On the eve of his visit to New Delhi [ Images ], United States Under Secretary of State Nicholas Burns has said that with India [ Images ] voting in favour of the International Atomic Energy Agency resolution on Iran's nuclear programme, Congressional opposition to the Indo-US nuclear agreement has disappeared and both sides would meet their commitments before President George W Bush [ Images ] visits India next year.
"By the time Bush visits India in early winter 2006, you will see both meet our commitments and then the President and Prime Minister will be in a position to put this agreement into effect," Burns told the Asia Society.
Washington has contended that the nuclear agreement is not a scheme for immediate implementation, since both sides have to take certain steps.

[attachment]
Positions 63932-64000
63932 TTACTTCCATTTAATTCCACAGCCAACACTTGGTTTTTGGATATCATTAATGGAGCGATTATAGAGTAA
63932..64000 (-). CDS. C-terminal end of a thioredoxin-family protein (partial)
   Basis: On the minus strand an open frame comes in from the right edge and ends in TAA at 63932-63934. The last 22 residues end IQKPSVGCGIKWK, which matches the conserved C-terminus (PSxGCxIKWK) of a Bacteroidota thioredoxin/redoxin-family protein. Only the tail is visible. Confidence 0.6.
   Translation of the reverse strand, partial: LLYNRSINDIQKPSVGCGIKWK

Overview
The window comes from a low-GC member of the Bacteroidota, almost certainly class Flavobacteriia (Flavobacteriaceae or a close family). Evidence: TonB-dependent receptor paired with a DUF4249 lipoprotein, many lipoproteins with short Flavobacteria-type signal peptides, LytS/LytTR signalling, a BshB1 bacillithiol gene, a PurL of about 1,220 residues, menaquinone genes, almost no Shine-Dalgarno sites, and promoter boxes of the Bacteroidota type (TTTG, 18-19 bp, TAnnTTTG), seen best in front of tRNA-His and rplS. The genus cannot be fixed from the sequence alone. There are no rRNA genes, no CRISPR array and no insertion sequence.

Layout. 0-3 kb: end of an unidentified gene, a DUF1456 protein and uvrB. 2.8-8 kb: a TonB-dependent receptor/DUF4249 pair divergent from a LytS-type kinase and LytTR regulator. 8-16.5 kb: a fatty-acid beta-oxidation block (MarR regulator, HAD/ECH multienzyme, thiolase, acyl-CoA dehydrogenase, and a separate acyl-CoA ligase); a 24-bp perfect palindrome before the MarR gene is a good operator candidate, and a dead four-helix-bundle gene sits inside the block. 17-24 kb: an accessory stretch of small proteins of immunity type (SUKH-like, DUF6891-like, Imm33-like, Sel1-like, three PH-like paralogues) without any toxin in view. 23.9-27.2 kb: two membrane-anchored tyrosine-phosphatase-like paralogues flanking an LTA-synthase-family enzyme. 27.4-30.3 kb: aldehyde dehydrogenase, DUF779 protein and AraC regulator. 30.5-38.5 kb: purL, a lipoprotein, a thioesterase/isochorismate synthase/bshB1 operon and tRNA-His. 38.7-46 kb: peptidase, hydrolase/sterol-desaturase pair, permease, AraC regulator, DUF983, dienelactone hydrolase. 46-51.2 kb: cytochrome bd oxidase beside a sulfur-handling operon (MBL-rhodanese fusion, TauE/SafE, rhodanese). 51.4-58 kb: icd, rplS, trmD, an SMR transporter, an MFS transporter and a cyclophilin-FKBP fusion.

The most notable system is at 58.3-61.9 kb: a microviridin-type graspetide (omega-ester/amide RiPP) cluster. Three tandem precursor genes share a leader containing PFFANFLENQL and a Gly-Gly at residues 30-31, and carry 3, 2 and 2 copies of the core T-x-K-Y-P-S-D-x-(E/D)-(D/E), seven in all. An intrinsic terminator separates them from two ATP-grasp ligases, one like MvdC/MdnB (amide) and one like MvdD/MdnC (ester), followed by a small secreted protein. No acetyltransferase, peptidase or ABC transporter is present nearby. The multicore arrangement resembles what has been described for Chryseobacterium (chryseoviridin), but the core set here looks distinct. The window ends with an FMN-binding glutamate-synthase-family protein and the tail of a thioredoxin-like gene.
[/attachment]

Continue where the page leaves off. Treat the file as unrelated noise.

India has agreed to separate its nuclear and military facilities, which would take time and the US has to change domestic laws to resume nuclear supplies to Indian reactors.
"My trip to New Delhi," Burns said, "is to focus on agreement on a timetable that will lead to decisions in the United States Congress to change our law and ultimate decision of the Indian government to meet their commitments."
He said that in the negotiations between him and Foreign Secretary Shyam Saran, they knew it was a very complex piece of work and it will take time to implement.
During his visit, bilateral official consultations (Asian Security Dialogue) will be held on October 21 and 22. The Indian side will be led by Foreign Secretary Shyam Saran.